How is the evolution of MEMS devices driving packaging and test strategies?
MEMS packaging’s value is growing faster than the MEMS device market
MEMS are characterized by a wide range of different designs and manufacturing technologies, with no standardized processes. MEMS’ application scope is broad and also very fragmented and diversified - thus, MEMS packaging must always cope with different end-application requirements (i.e. protection in different media, hermeticity, interconnection type, and thermal management).This creates many challenges for the packaging industry, which faces different package configurations (open, closed) for many different application constraints: from the need for low-cost packaging in consumer applications, to the ability to withstand high temperature and harsh environments for automotive and aeronautics packaging.
We estimate that the MEMS packaging market will grow from a market value of $2.56B in 2016 to $6.46B in 2022 - a 16.7% CAGR over this period. Driven by the complexity associated with the move to 5G and therefore the increasing demand for RF filters in 4G/5G, the largest MEMS growth will be for RF MEMS (BAW filters). Optical MEMS (including micro mirrors and micro bolometers) are second with a 28.5% CAGR, driven by consumer, automotive, and security applications. Acoustic and ultrasonic (including microphones) are third. Demand for audio processing is particularly strong, with high unit growth for MEMS microphones targeted at increasingly sophisticated applications that use the microphone to continuously sense what is happening around it, i.e. for smartphones or inside/outside the car, factory, or home.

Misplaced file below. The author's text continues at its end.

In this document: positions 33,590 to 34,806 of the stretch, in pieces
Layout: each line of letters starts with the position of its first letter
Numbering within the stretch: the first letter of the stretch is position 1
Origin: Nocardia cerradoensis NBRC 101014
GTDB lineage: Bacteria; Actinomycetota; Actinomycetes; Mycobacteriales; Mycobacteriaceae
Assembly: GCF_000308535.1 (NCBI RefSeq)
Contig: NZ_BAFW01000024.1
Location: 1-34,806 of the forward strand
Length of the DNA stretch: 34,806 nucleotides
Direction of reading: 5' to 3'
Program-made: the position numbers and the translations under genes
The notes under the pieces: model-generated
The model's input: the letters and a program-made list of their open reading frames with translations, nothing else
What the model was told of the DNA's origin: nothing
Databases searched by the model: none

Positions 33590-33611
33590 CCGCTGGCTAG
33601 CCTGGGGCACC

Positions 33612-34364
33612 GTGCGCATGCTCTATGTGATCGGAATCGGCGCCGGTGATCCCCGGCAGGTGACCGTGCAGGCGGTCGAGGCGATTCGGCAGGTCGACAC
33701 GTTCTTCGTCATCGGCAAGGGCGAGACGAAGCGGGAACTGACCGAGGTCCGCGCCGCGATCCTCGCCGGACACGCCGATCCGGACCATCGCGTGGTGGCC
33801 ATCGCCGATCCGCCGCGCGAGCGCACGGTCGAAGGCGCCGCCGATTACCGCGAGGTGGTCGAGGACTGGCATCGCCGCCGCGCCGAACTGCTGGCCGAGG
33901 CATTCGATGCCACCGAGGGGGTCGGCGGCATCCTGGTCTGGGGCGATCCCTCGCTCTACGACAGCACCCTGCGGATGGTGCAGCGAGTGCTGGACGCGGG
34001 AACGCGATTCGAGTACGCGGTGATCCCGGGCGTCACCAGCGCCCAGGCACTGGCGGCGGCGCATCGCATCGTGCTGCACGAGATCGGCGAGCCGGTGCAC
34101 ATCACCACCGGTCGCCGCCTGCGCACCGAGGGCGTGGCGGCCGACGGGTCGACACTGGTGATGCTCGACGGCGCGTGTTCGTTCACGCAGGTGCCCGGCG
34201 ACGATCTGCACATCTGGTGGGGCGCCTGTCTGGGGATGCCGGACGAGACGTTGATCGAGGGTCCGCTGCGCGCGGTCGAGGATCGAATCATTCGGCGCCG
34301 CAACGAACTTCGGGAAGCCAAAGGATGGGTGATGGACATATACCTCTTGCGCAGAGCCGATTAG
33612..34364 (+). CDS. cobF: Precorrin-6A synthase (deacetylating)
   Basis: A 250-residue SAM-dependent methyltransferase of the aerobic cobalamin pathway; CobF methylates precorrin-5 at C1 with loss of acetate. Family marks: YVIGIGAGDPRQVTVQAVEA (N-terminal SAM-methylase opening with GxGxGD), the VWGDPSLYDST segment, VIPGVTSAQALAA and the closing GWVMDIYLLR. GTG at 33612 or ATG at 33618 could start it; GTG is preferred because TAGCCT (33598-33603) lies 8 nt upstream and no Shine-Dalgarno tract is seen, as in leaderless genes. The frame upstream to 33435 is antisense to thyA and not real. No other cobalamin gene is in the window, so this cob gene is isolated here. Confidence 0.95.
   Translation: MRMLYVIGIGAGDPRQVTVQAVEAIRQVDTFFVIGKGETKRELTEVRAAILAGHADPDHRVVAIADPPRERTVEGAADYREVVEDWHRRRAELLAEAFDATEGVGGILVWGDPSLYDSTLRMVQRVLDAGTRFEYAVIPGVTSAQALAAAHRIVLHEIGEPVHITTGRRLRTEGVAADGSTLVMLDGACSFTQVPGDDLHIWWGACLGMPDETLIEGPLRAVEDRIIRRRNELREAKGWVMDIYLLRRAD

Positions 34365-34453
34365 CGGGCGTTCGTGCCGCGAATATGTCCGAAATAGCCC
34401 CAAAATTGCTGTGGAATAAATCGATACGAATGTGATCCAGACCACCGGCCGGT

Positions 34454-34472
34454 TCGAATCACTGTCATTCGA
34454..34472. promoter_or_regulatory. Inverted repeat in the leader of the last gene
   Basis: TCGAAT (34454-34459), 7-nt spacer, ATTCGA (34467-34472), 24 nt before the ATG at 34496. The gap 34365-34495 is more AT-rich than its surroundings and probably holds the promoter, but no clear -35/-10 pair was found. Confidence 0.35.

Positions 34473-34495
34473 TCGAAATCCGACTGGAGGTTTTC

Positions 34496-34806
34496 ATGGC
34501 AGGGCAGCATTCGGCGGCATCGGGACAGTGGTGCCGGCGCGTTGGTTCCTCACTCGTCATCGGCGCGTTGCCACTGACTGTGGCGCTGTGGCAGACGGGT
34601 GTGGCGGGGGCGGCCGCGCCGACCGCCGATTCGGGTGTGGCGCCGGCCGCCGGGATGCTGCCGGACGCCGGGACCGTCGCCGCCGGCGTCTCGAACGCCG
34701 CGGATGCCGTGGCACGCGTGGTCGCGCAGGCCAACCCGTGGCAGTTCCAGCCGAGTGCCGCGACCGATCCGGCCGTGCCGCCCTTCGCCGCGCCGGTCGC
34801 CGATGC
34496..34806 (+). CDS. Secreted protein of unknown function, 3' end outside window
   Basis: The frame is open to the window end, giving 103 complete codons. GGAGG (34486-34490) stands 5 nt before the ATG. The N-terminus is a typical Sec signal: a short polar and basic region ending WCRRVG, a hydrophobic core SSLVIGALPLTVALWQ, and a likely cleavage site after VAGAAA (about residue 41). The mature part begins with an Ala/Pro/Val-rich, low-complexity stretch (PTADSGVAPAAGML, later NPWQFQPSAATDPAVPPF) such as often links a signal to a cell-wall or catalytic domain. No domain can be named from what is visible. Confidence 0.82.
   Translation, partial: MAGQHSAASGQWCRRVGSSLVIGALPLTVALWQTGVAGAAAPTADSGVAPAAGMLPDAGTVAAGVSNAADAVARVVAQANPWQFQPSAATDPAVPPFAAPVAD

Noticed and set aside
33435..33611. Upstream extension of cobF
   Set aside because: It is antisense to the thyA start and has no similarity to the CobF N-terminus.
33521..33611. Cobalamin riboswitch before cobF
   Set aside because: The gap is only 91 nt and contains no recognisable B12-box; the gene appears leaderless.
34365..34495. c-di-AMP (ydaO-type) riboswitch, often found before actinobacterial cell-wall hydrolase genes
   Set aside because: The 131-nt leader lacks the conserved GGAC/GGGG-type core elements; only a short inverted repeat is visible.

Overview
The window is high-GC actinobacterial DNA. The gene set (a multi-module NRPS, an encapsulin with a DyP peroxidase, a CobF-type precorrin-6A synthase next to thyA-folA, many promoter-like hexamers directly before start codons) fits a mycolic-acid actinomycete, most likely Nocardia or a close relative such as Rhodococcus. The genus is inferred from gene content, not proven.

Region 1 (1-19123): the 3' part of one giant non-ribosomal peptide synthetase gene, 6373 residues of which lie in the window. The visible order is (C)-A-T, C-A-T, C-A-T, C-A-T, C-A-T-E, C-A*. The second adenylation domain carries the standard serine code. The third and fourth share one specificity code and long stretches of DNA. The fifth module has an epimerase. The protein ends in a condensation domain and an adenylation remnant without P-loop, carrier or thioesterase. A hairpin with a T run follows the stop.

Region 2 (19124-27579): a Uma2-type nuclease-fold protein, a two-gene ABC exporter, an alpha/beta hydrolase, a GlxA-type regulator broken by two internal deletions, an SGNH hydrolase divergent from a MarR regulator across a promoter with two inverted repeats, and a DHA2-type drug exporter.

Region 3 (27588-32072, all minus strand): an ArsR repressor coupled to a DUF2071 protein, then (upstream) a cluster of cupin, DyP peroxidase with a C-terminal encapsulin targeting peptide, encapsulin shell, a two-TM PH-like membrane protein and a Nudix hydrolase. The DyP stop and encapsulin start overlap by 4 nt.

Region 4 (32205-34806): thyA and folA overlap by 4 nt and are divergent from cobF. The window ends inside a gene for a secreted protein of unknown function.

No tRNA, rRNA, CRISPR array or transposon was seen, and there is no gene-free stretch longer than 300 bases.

The MEMS packaging market’s value is growing faster than the MEMS device market’s value: respectively, a 16.7% 2016 -2022 CAGR for packaging versus 14.1% for devices. The first reason for this is that OSATs already have very low package margins due to fierce competition, and it will be difficult for them to lower the cost further. The second reason is the importance of testing. Because every MEMS is different, testing strategies are usually dedicated to one device type and account for a significant fraction of the final cost. The third reason is linked to the packaging’s material cost (i.e. gold and copper), which follows the global cost of raw materials. And the fourth reason is the strong CAGR for certain devices, for example RF MEMS.
IDM vs. OSAT: which one will enjoy a bigger slice of cake?
Depending on the type of MEMS, either IDMs or OSATs oversee packaging. Today, OSATs own 55% of the MEMS packaging market’s value, while IDMs own 45%. The exact breakdown depends on the MEMS device type. In general, internal tests are conducted by IDMs since functional tests are very MEMS-specific/dependent, and thus confidential. Thus, an OSAT cannot use the same test strategy for different customers.
For RF MEMS, the market leader (Broadcom) does its own packaging. OSATs are involved in oscillators and antenna tuners for fabless and fab-light players, and in some cases for BAW filters. Microbolometers are complex sensors, so packaging and testing is generally done internally by IDMs (Ulis, FLIR) that have developed their own test strategies. Optical MEMS also require special packaging, usually with an optical window. Testing is very complex, so IDMs (i.e. Texas Instruments) usually do the packaging and testing. Indeed, the limited number of players and low volume doesn’t justify subcontracting at OSATs.